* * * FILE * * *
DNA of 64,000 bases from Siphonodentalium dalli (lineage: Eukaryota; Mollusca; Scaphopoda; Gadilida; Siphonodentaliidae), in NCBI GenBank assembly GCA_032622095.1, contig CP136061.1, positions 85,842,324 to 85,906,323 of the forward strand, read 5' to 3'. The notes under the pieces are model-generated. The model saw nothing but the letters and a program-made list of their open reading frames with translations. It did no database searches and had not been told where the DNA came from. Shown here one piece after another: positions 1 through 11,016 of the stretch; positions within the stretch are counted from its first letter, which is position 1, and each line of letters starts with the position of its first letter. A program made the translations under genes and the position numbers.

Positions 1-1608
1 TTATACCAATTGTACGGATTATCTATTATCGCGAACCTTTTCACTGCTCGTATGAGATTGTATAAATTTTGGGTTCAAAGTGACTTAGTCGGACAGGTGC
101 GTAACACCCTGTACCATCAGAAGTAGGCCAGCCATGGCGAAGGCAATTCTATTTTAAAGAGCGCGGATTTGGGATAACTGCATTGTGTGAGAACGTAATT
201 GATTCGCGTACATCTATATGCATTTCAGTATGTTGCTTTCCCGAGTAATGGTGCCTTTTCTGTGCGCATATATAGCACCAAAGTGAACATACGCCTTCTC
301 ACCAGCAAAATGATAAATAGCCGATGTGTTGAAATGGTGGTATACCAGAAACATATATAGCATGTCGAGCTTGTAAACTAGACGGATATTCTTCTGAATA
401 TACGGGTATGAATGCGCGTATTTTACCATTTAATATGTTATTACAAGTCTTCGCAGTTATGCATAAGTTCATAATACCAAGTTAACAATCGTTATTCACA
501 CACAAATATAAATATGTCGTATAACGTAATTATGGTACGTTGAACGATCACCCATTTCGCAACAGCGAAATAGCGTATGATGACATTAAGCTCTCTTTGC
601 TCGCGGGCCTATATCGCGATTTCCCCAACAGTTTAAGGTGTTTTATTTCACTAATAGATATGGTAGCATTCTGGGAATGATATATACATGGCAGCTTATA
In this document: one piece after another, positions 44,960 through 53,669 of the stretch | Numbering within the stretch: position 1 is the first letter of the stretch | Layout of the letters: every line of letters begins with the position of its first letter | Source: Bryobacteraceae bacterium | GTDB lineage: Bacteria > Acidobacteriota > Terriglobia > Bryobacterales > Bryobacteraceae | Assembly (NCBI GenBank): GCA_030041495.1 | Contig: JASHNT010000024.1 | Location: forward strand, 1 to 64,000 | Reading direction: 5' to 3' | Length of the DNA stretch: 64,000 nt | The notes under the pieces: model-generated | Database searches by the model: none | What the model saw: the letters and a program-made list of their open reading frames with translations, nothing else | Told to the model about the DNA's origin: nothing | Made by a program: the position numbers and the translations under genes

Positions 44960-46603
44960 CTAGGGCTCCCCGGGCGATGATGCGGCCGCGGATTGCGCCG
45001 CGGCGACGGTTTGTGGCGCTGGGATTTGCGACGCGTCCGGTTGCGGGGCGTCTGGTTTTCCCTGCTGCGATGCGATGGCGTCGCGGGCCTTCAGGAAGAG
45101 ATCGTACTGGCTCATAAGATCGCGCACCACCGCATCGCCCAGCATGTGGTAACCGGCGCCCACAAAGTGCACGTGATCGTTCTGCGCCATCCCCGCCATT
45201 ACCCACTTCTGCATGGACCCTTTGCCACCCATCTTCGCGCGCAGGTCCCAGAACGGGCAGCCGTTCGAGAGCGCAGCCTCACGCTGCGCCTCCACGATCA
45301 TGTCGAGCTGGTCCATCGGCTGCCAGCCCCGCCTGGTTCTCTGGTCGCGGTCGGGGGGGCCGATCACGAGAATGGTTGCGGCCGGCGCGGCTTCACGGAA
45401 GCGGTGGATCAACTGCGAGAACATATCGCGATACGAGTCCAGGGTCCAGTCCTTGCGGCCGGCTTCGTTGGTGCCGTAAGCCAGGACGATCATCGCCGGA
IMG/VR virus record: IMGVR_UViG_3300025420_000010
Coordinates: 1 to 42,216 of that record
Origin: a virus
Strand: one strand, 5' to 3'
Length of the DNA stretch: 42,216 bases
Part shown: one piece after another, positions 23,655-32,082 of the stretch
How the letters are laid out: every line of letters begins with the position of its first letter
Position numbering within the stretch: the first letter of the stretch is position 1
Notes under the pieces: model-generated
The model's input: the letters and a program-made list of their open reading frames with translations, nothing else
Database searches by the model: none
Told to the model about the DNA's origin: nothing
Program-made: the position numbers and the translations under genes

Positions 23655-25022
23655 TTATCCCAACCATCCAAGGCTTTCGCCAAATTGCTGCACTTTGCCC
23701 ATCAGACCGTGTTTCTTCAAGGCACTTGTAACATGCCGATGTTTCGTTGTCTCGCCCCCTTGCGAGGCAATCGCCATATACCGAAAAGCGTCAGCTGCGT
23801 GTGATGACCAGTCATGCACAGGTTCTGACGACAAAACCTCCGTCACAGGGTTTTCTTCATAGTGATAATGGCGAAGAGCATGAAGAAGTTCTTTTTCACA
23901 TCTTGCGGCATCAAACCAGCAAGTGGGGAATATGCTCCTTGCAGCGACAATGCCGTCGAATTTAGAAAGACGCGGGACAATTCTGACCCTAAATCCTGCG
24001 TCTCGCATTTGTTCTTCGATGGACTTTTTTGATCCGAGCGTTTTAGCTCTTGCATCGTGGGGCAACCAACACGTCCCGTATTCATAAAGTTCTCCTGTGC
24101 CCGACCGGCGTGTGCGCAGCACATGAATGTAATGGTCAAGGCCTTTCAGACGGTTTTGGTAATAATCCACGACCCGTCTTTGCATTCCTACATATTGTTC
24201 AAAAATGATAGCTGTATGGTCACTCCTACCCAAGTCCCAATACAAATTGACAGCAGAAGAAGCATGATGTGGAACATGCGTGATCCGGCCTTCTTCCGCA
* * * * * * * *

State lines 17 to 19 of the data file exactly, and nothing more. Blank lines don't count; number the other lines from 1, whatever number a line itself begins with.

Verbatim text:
45401 GCGGTGGATCAACTGCGAGAACATATCGCGATACGAGTCCAGGGTCCAGTCCTTGCGGCCGGCTTCGTTGGTGCCGTAAGCCAGGACGATCATCGCCGGA
IMG/VR virus record: IMGVR_UViG_3300025420_000010
Coordinates: 1 to 42,216 of that record